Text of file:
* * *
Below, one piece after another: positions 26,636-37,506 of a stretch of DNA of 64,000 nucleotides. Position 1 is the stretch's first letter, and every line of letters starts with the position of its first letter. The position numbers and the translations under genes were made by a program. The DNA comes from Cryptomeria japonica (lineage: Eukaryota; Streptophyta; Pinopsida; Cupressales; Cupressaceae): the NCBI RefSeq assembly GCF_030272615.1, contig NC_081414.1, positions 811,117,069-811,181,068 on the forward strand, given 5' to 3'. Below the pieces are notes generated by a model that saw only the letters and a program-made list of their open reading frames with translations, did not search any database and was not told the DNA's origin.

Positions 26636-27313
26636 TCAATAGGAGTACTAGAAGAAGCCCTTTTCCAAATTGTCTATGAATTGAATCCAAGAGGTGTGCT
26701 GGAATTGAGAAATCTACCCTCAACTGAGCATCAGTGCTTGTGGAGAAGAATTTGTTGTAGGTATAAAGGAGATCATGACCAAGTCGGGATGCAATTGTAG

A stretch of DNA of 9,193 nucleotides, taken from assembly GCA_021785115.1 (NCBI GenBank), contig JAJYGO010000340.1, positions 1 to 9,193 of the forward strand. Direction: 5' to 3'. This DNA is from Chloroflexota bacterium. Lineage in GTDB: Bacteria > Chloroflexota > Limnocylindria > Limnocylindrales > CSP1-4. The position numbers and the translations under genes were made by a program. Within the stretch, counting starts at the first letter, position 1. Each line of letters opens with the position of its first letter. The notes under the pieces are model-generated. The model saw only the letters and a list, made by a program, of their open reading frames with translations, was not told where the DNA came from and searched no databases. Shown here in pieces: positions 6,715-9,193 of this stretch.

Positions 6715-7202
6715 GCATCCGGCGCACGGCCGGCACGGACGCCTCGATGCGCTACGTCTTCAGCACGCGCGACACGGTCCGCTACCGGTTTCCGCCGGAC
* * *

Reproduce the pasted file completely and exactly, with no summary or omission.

Below, one piece after another: positions 26,636-37,506 of a stretch of DNA of 64,000 nucleotides. Position 1 is the stretch's first letter, and every line of letters starts with the position of its first letter. The position numbers and the translations under genes were made by a program. The DNA comes from Cryptomeria japonica (lineage: Eukaryota; Streptophyta; Pinopsida; Cupressales; Cupressaceae): the NCBI RefSeq assembly GCF_030272615.1, contig NC_081414.1, positions 811,117,069-811,181,068 on the forward strand, given 5' to 3'. Below the pieces are notes generated by a model that saw only the letters and a program-made list of their open reading frames with translations, did not search any database and was not told the DNA's origin.

Positions 26636-27313
26636 TCAATAGGAGTACTAGAAGAAGCCCTTTTCCAAATTGTCTATGAATTGAATCCAAGAGGTGTGCT
26701 GGAATTGAGAAATCTACCCTCAACTGAGCATCAGTGCTTGTGGAGAAGAATTTGTTGTAGGTATAAAGGAGATCATGACCAAGTCGGGATGCAATTGTAG

A stretch of DNA of 9,193 nucleotides, taken from assembly GCA_021785115.1 (NCBI GenBank), contig JAJYGO010000340.1, positions 1 to 9,193 of the forward strand. Direction: 5' to 3'. This DNA is from Chloroflexota bacterium. Lineage in GTDB: Bacteria > Chloroflexota > Limnocylindria > Limnocylindrales > CSP1-4. The position numbers and the translations under genes were made by a program. Within the stretch, counting starts at the first letter, position 1. Each line of letters opens with the position of its first letter. The notes under the pieces are model-generated. The model saw only the letters and a list, made by a program, of their open reading frames with translations, was not told where the DNA came from and searched no databases. Shown here in pieces: positions 6,715-9,193 of this stretch.

Positions 6715-7202
6715 GCATCCGGCGCACGGCCGGCACGGACGCCTCGATGCGCTACGTCTTCAGCACGCGCGACACGGTCCGCTACCGGTTTCCGCCGGAC